At least 20 children in Syria's largest city, Aleppo, are being seriously injured every day by government forces, Sky News has learned.
Although the Free Syrian army claims to control 60% of the city, the area is still coming under heavy bombardment from regime fighter jets.
Sky's special correspondent Alex Crawford has visited a hospital in an opposition controlled part of the city which medical staff say has been shelled six times.
She witnessed a boy being rushed in after shrapnel sliced through his lower chest, missing his lung by inches.
As he arrived at the hospital, he pleaded: "I am dying, I am dying, please can I have some water."
A father of another child also receiving treatment at the hospital said: "Bashar al Assad promised us reforms and all we are getting is killing. He is killing our children by the hundreds."
Doctors and nurses - all volunteers - are working in two rooms on the lower floor after jets bombed the upper levels.
Dr Abu Samir, who qualified just two years ago and is virtually running the hospital, said: "I feel pain inside in myself... More than 20 children a day come to the hospital."
Crawford said hospital staff were so overwhelmed that "dead children were being laid outside".
Earlier, Crawford witnessed fighter jets attacking targets near Marea, north of Aleppo, which included hospitals and a school on top of a house that was unoccupied at the time.
She said rebels remained "extremely bouyant and confident" that they can still defeat President Assad's loyalists.
"There is still shelling going on. The frontline which is just on the edge of Aleppo city - they are battling and trying to maintain control of an area just north of the city," she told Sky News later on Saturday.
"It's still very fragile there. They say there are seven regime tanks facing them, and certainly we came under fire from snipers as we were being shown part of the area which the Syrian army said they had control of."
She added: "Aleppo city, and control of it, is considered crucial really, and if Aleppo city falls to the Free Syrian Army then they very much will have the run of things and feel Damascus will be next.
"They are telling me they feel extremely buoyant and confident, and even without international help in the form of anti-aircraft weapons, they feel they are on course for victory and they are talking very bullishly of Damascus being next."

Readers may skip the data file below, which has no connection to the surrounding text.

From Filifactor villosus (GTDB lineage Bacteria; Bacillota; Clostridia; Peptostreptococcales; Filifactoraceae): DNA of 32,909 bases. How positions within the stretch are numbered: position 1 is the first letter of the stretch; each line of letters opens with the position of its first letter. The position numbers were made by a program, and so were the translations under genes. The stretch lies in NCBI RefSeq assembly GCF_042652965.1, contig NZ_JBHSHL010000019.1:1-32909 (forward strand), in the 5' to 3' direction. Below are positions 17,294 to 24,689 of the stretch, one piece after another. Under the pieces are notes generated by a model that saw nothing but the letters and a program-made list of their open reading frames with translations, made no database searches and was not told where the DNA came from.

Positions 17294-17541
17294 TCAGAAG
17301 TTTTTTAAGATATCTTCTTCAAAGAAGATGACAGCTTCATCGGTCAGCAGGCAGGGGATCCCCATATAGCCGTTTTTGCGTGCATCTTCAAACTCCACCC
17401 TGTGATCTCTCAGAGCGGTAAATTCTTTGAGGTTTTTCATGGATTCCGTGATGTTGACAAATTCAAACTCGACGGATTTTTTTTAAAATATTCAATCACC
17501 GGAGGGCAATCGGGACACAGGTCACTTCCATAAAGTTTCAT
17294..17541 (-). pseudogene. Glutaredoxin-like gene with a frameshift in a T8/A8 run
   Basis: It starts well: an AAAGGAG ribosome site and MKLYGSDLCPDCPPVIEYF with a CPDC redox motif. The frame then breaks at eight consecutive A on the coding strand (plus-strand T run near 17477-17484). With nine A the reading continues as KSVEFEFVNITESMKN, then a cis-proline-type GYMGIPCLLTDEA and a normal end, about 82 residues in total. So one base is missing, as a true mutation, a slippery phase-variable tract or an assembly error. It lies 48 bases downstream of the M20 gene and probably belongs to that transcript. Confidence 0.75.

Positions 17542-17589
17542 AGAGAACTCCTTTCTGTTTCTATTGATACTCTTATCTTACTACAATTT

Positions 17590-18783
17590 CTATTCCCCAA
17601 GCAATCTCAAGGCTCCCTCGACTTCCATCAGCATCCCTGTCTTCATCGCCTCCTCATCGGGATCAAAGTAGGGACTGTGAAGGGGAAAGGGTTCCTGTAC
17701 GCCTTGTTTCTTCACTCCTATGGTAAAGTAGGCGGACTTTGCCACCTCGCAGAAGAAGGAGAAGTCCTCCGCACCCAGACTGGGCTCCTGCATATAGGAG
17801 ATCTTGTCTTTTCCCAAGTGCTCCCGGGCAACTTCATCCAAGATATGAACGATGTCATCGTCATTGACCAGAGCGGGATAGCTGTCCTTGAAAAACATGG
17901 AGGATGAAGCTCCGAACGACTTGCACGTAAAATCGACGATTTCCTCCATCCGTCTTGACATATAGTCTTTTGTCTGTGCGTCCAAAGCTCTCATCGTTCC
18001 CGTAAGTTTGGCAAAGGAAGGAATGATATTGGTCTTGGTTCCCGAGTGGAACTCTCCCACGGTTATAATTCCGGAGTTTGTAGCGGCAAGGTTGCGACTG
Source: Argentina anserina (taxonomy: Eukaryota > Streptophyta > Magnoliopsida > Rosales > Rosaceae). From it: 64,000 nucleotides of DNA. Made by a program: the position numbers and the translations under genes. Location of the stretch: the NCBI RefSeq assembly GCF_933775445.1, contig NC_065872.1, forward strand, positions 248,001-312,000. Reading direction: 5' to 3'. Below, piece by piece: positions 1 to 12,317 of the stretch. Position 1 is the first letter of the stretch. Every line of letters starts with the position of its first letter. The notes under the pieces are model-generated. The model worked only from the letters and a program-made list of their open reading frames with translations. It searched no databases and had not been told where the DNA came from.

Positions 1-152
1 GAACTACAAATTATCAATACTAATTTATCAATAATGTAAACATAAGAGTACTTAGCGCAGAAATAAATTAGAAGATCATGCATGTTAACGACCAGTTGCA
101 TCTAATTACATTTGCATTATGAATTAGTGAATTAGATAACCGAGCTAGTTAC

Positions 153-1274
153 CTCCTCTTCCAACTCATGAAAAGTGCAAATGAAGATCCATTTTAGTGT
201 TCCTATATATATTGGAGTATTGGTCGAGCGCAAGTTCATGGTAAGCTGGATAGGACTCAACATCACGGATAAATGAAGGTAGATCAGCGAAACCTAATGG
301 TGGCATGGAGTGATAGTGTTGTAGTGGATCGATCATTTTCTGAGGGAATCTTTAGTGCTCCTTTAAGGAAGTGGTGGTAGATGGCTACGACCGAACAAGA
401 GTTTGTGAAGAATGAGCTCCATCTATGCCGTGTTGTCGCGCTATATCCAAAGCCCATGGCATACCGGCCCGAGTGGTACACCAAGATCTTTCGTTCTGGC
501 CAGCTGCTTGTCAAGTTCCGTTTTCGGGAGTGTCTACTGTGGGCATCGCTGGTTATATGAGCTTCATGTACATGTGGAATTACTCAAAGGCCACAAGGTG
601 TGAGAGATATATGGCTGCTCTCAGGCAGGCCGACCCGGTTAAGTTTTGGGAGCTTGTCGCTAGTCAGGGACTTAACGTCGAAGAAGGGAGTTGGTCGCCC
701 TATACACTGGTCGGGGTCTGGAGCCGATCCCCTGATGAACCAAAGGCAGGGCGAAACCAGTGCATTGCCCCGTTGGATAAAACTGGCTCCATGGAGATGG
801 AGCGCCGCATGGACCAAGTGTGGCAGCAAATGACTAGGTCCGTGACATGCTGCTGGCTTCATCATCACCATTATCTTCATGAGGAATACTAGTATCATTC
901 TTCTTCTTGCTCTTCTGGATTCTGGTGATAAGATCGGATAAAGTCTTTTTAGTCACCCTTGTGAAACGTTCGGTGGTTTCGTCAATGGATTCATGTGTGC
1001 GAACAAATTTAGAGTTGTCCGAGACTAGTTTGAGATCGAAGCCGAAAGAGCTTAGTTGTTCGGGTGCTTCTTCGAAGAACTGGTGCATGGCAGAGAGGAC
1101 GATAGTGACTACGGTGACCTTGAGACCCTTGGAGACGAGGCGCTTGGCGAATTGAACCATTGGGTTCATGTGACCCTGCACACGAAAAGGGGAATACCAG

In Damascus, Syrian army forces launched arrest raids and clashed with rebels in the southwestern belt of the city in what activists described as a renewed bid to crush the insurgency in the capital "once and for all".
Shells from mountains overlooking the Syrian capital crashed into the suburb of Daraya as part of a regime offensive to regain control of the area. Activists said at least 15 people were killed, including three children and two women.
Activists also blamed a government warplane for bombing an apartment building in the eastern city of Mayadin, killing at least 21 people.
Meanwhile, new UN-Arab League envoy Lakhdar Brahimi has said he is "scared" at the size of the task of ending the Syria conflict.
The former Algerian foreign minister spoke as he started meetings with UN Secretary-General Ban Ki-moon, UN ambassadors and other top officials before replacing Kofi Annan on September 1.
"When you called me, I told you that I was honoured, flattered, humbled and scared. I am still in that frame of mind," Mr Brahimi told Mr Ban before their meeting at UN headquarters.
"I will definitely give this my very, very best. I know a few people in Syria and in the region," added Mr Brahimi, who as an Arab League envoy brokered the 1989 accord that ended Lebanon's civil war.
Mr Ban said that the new envoy faced a "crucial task" as the Syrian war worsens. The UN leader made a new plea for the divided UN Security Council to unite behind Mr Brahimi.
Mr Annan, a former UN chief, ended his six-month bid to bring peace to Syria, complaining about the lack of international support for his efforts to make Mr Assad implement an agreed peace plan.